Here are my ideas for visual styles that embrace the hand-drawn nature of drawn animation:
I Like It Rough
I love looking at pencil tests. Seeing animation in its rough form, the actual drawings made by the animators before they’re cleaned up into more refined line drawings that match up with drawings of the character in the rest of the film, is one of my favorite things about special edition DVDs. Animation that preserves that rougher, more energetic line quality is nothing new, not even for studio feature animation. As far back as the 1960s, Disney was using the then-new Xerox technology copy pencil drawings directly onto cels, resulting in films like One Hundred and One Dalmatians and Robin Hood that showcased a sketchier line. Modern computers can do an even better job of putting rough drawings on the screen, as seen in this image from Pocahontas. The Disney short John Henry, shown at the top of this page, was one of the most blatant attempts in studio animation to get the look of rough animation drawings into a final film. Paired with the right subject matter, an entire movie done in the style of rough pencil animation could be visually stunning.
A Visit to the Art Museum
Animation is already art, but that doesn’t mean it can’t benefit by borrowing from other art forms. This is not a new idea; Sleeping Beauty got much of its style from medieval tapestries and Tangled drew inspiration from the works of Fragonard. But the use of diverse styles from the fine arts is usually limited to shorts or individual scenes in a feature. How cool was it to see an Art Deco illustration brought to wonderfully fluid life in the “Almost There” sequence from The Princess and the Frog? To watch Al Hirschfeld drawings in motion in the “Rhapsody in Blue” segment of Fantasia 2000? To thrill to the mind-blowing fusion of expressionism and surrealism in UPA’s The Tell-Tale Heart? A full length movie done in these or other atyles inspired by works of art would be no less amazing.
This idea goes back to one of the major revolutions in animation design, when naturalism got kicked out the window and replaced with something audiences had never seen before. When UPA’s Gerald McBoing Boing premiered, critics were wowed by the simple, unpretentious artwork that never sought to hide its hand-drawn nature. Characters’ skin tones blended into minimalistic backgrounds and blotches of color broke free of the surrounding linework. To see the idea of drawings that don’t pretend to be anything but drawings taken even further, look at Chuck Jones’ The Dot and the Line: A Romance in Lower Mathematics, where the only three characters are a blue line, a red dot, and a black squiggle. At a time when animation seems more obsessed with realism than ever, a movie that goes in the complete opposite direction could stun audiences into paying attention.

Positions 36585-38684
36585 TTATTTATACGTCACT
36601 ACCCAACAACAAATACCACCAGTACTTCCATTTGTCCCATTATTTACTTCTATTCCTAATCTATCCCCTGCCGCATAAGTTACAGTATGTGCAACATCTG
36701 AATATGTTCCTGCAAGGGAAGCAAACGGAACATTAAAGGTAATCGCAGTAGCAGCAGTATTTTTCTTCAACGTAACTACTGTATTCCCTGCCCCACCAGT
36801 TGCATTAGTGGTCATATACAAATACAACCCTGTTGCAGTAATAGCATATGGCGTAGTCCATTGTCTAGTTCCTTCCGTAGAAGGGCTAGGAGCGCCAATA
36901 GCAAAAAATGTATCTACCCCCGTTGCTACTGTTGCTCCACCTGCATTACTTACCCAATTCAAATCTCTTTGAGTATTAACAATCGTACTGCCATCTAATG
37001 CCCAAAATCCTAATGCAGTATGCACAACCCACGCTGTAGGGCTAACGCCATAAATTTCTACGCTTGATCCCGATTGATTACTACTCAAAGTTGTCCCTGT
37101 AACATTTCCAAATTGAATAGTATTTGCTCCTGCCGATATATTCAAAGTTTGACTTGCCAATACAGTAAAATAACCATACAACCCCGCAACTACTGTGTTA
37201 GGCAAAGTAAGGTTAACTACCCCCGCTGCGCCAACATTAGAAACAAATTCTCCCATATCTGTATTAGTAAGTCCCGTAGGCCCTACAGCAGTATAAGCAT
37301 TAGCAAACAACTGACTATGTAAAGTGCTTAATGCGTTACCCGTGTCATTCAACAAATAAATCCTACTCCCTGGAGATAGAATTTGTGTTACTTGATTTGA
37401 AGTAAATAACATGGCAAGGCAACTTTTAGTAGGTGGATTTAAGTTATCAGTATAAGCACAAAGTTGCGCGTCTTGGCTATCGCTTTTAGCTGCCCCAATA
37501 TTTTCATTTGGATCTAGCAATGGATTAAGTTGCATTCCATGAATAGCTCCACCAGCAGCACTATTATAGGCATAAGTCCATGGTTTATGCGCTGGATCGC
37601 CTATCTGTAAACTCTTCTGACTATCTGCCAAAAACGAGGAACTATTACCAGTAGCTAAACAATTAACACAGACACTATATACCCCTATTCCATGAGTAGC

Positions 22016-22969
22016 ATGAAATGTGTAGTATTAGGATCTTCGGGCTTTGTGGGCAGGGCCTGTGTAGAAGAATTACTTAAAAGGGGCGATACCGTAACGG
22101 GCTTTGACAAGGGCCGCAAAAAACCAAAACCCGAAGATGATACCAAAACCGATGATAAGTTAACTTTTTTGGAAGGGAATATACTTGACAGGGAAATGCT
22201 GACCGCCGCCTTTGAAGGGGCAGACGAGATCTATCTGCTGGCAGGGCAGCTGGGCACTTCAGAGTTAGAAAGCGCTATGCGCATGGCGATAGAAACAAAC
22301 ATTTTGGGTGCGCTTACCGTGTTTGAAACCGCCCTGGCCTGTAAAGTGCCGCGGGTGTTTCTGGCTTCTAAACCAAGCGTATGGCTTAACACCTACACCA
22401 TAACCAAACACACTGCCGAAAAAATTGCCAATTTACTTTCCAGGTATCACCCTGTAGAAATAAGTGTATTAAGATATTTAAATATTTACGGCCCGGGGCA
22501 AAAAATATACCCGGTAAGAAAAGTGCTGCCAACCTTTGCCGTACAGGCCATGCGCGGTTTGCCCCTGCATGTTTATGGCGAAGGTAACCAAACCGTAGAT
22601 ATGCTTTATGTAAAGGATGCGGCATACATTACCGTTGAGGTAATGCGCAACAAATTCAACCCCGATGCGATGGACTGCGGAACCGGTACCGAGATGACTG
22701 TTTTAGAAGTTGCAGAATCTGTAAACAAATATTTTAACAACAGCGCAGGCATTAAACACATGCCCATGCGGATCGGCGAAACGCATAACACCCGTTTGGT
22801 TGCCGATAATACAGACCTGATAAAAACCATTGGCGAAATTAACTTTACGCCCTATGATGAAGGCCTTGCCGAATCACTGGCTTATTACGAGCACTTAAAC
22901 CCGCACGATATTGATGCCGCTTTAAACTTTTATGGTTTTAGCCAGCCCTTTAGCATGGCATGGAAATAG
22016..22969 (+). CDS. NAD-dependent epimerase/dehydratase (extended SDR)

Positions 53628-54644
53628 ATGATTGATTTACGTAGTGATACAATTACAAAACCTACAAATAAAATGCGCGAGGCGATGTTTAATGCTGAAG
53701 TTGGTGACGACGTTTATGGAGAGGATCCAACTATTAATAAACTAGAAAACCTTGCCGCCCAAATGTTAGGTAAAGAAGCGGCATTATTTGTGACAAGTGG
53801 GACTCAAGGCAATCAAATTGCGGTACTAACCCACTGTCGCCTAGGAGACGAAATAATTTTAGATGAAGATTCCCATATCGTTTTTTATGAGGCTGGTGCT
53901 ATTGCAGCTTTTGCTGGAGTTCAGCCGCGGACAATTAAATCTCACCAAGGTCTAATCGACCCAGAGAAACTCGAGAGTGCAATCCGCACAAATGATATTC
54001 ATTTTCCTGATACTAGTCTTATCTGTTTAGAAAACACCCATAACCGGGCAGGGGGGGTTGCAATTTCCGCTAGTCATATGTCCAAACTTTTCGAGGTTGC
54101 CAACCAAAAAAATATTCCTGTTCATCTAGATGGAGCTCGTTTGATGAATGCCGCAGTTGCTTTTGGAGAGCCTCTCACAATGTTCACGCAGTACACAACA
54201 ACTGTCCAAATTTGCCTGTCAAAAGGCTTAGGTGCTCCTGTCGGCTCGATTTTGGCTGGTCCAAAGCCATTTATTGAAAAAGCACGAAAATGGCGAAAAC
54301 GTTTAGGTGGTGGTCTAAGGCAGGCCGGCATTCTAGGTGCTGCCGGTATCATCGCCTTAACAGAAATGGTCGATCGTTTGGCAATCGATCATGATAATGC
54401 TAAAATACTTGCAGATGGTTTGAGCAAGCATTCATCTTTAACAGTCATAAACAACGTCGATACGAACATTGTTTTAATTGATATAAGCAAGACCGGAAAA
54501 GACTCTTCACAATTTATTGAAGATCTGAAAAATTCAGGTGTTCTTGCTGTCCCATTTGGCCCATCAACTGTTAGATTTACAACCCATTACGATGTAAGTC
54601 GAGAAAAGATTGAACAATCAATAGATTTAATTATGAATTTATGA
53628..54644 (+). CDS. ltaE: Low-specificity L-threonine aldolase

Those are my three ideas for making hand-drawn animation fresh and exciting again. Got your own? Post them in the comments.
All images in this article are copyright their respective owners.
Yesterday was the birthday of the incomparable June Foray. Cartoon Brew posted a photo of Ms. Foray at work along with a clip from an interview she did about being cast on some show about a moose and a squirrel. I’m posting another clip from the same interview where she does a bit of Rocky and Natasha in rapid succession. The world of animation is lucky to have this amazing woman as both an actress and an advocate for the art form.
By 1994, Disney was the undisputed king of movie animation. Their return to the animated fairy tale musical had been hugely successful and each film they released was a bigger hit than the one before. Every movie studio that was making animated films wanted a piece of that success and most of them tried to achieve it by copying the Disney formula. This is clearly the case with Thumbelina, a Don Bluth film that tries desperately to give viewers everything that they loved about the Disney films of the time. Audiences weren’t won over and Thumbelina was thoroughly trounced at the box office by Disney’s The Lion King. Did Thumbelina flop for lack of the Disney marketing machine and brand recognition? Or did the film have bigger problems?
StoryCorps is a nonprofit organization that gives Americans of all walks of life the opportunity to talk about their lives and have their words preserved for posterity at the Library of Congress. One of StoryCorps’ projects is recording the stories of the victims of the September 11 terrorist attacks as told by their families and loved ones. Three such interviews were made into animated shorts by Rauch Brothers Animation. They’re perfect examples of how relatively simple animation can effectively protray deep and complex emotions. Beyond that, the films speak for themselves.